Edition). Small, private businesses had a tougher time obtaining bank loans than the state firms did. Therefore, frequently they turned to the Shadow Banks for capital. A 2012 survey of 15 provinces concluded that 57.5 percent relied on informal finance (Tsai 2016). Even Jack Ma, founder of China’s version of Amazon, started his company with $20,000 in seed money from his wife and a friend—a kind of small-scale Shadow Loan. The second point is that Shadow Banking is very much a creature of the Chinese political system. Politics dictates banking in all countries—and China is no exception. Academics Charles Calomiris and Stephen Haber note in their history of global banking crises, “Fragile by Design,” banks are a product of who owns them and what rights the government gives them. “Modern banking is best thought of as a partnership between the government and a group of bankers, a partnership that is shaped by the institutions that govern the distribution of power in the political system.” In China, that power has shifted between Beijing, local governments, and private entrepreneurs. Shadow Banking has been an important component of this shift (Calomiris and Haber 2014). How? We will argue that Shadow Banking has allowed the Communist Party to allow a market economy to flourish without directly challenging state control. In recent years, capital has flowed rapidly through unofficial channels—unchecked by mandarins in Beijing. Indeed, in some cases, as we have seen with the fiscal stimulus, these flows were actively encouraged by the state to overcome shortcomings in the economic system that couldn’t be addressed through official channels. In a sense, Shadow Banking allowed the state to paper over fiscal cracks in the system. Shadow Banking has been the glue that has tied the capitalist and non-capitalist economy together in one, rather untidy, bundle. Political scientist Kellee Tsai calls this the creation of a “parallel political economy” that has supported the state (Tsai 2015). In our concluding sections, we will address one key question regarding the future of Shadow Banking in China. First, could Shadow Banking cause a financial collapse? The general consensus to this question is no. There are adequate resources within China’s banks to handle a series of defaults in the Shadow Banking sector. There are some systemic risks to Shadow Banking, mainly in a rising group of the investments between banks. But these are probably not large enough to cause an economic collapse. The share of Shadow Banking held by Emerging Markets doubled from 2010 to 2014 to 12 percent, mostly driven by China. Still, although China is facing a debt crisis partly caused by the rapid rise in Shadow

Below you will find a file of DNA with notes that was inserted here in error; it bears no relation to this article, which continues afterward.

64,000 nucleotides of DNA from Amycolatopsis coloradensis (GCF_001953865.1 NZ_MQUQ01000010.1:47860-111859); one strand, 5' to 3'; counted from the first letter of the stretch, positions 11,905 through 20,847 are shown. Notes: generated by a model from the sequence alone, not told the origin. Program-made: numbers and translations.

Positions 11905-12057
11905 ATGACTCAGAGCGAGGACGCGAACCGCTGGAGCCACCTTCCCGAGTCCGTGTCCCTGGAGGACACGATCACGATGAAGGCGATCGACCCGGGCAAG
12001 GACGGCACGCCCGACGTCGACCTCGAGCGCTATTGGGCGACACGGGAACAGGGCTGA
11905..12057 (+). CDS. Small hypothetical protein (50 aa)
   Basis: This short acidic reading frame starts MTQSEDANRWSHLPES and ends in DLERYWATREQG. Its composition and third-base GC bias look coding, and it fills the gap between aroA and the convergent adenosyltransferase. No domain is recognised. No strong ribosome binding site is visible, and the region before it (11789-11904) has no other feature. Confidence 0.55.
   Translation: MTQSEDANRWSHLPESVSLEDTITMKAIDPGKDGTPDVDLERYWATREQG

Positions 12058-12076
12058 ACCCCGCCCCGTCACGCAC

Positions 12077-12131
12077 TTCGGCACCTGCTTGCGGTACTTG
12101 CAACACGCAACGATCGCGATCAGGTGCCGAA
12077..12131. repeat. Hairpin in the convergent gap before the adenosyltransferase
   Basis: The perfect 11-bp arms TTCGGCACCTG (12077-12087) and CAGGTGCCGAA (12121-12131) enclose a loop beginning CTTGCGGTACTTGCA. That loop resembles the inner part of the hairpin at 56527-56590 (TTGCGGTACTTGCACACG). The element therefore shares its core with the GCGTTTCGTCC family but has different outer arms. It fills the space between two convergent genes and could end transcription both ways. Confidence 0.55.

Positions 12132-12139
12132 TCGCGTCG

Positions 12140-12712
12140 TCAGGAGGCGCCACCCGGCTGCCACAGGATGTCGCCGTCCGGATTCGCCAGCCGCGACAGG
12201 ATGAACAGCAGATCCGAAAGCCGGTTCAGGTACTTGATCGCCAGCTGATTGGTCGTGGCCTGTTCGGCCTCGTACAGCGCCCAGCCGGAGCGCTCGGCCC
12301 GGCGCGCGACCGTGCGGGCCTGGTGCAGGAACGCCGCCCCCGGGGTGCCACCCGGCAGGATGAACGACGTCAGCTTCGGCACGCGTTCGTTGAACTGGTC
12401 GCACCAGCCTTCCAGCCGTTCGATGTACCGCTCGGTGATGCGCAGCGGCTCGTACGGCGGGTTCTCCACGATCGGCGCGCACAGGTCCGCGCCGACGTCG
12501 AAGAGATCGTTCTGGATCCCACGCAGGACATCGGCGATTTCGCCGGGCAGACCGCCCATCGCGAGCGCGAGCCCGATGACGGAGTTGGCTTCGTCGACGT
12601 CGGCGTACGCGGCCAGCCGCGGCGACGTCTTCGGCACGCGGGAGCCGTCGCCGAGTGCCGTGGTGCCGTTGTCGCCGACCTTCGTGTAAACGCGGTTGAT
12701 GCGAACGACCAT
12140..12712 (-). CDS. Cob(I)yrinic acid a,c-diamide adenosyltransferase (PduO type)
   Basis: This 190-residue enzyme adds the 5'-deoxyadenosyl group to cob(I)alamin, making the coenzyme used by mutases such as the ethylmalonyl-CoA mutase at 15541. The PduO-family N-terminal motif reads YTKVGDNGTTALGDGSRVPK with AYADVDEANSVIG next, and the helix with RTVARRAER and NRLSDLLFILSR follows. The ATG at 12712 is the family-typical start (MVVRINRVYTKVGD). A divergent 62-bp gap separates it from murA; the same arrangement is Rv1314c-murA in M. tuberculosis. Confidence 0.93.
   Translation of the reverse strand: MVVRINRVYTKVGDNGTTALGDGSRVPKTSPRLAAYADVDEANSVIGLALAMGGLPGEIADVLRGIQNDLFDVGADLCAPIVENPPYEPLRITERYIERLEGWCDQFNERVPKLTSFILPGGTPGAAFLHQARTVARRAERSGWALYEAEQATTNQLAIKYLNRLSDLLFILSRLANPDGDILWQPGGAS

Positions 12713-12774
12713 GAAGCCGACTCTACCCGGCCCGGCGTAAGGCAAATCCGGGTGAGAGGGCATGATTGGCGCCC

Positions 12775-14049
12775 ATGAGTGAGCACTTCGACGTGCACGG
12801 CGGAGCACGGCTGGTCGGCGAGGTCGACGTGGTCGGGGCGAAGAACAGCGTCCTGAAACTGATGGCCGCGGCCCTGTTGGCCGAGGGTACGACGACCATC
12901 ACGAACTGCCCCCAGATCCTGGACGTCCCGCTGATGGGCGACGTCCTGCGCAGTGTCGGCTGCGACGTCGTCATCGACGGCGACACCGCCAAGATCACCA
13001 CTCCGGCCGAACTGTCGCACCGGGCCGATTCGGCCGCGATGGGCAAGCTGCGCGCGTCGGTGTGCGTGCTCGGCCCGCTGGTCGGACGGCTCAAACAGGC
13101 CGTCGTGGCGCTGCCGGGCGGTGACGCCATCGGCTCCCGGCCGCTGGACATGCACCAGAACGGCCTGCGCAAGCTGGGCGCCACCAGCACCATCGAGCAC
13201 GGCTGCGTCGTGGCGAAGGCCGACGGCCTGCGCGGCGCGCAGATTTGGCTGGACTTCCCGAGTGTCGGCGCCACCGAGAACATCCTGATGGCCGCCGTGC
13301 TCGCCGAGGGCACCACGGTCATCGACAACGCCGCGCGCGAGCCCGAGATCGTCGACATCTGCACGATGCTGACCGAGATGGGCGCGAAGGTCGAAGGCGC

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Banking, its global share of Shadow Banking, at 4 percent, remains relatively small (Financial Stability Board 2015a). In terms of GDP, Shadow Banking in Ireland, the United Kingdom, Switzerland, and the USA stood at the high-end of the spectrum, with 1,190 percent, 147 percent, 90 percent, and 82 percent of GDP, respectively. However, that doesn’t mean that Shadow Banking won’t create a crisis in China. A deflating asset bubble tied to the property market, similar to what the USA suffered during the mortgage meltdown, could lead to a serious fall in household wealth. Many individuals would pull money from the Shadow economy, accelerating the property collapse. This could migrate into declining confidence in the ability of Beijing to control its own economy, which, in turn, could escalate into a political crisis. “China is displaying the same three symptoms that Japan, the US and parts of Europe all showed before suffering financial crises: a rapid build-up of leverage, elevated property prices and a decline in potential growth” (Zhang 2013). So there are distinct risks to Shadow Banking. Despite these caveats, we believe the future is bright for Shadow Banking in China for the simple reason that the state needs it. China’s economy is slowing and, depending on the outlook, may grind almost to a halt in the near future. The main problem is an excess of debt from both banks and Shadow Banks. Our belief is that a gradual decline in available capital will shrink the opportunities for many businesses to grow using loans from the banking system. Therefore, the Shadow Banks will step in to fill the gap when the state (and the formal banks) cannot. This has been the history of Shadow Banking and is likely to accelerate under conditions of austerity. The current abuses of Shadow Banking through risky lending, such as for short-term financial gain, are likely to be curtailed by regulators, and its proper place as a source of capital for business will reemerge. How China handles the coming downturn, and how it treats its Shadow Banks, will have an enormous impact on China and the global economy. A collapse in credit, both formal and informal, will slow the growth of the economy. A crackdown on Shadow Lenders, while curbing the excesses among greedy bankers, would also stifle the local entrepreneurs who employ millions of mainly rural residents. Beijing is walking a tightrope between too much or too little credit. The Shadow Banks are a key part of this calculus. China must successfully integrate these financial institutions that are operating in the dim recesses of China’s economy. They must slowly wean the state institutions from their dependency on state credit and allow capital to flow more freely to